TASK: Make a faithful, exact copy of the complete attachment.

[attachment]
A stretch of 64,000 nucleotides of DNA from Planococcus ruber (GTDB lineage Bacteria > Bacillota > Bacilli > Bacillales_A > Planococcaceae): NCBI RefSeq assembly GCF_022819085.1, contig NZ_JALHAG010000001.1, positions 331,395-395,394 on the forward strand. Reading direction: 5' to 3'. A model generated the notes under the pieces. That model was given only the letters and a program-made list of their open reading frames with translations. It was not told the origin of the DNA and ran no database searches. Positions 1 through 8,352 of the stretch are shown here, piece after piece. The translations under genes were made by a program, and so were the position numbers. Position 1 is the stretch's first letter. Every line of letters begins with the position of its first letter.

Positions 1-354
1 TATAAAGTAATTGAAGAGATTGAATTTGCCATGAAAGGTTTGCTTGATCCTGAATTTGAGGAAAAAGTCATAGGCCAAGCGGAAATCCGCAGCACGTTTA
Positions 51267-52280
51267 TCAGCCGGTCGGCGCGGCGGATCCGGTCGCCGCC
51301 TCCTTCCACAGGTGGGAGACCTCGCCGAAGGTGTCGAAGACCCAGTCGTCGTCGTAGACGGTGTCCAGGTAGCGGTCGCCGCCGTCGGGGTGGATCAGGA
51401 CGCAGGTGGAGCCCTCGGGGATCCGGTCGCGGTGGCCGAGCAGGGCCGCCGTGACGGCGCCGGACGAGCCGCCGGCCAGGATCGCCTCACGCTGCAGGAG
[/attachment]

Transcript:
A stretch of 64,000 nucleotides of DNA from Planococcus ruber (GTDB lineage Bacteria > Bacillota > Bacilli > Bacillales_A > Planococcaceae): NCBI RefSeq assembly GCF_022819085.1, contig NZ_JALHAG010000001.1, positions 331,395-395,394 on the forward strand. Reading direction: 5' to 3'. A model generated the notes under the pieces. That model was given only the letters and a program-made list of their open reading frames with translations. It was not told the origin of the DNA and ran no database searches. Positions 1 through 8,352 of the stretch are shown here, piece after piece. The translations under genes were made by a program, and so were the position numbers. Position 1 is the stretch's first letter. Every line of letters begins with the position of its first letter.

Positions 1-354
1 TATAAAGTAATTGAAGAGATTGAATTTGCCATGAAAGGTTTGCTTGATCCTGAATTTGAGGAAAAAGTCATAGGCCAAGCGGAAATCCGCAGCACGTTTA
Positions 51267-52280
51267 TCAGCCGGTCGGCGCGGCGGATCCGGTCGCCGCC
51301 TCCTTCCACAGGTGGGAGACCTCGCCGAAGGTGTCGAAGACCCAGTCGTCGTCGTAGACGGTGTCCAGGTAGCGGTCGCCGCCGTCGGGGTGGATCAGGA
51401 CGCAGGTGGAGCCCTCGGGGATCCGGTCGCGGTGGCCGAGCAGGGCCGCCGTGACGGCGCCGGACGAGCCGCCGGCCAGGATCGCCTCACGCTGCAGGAG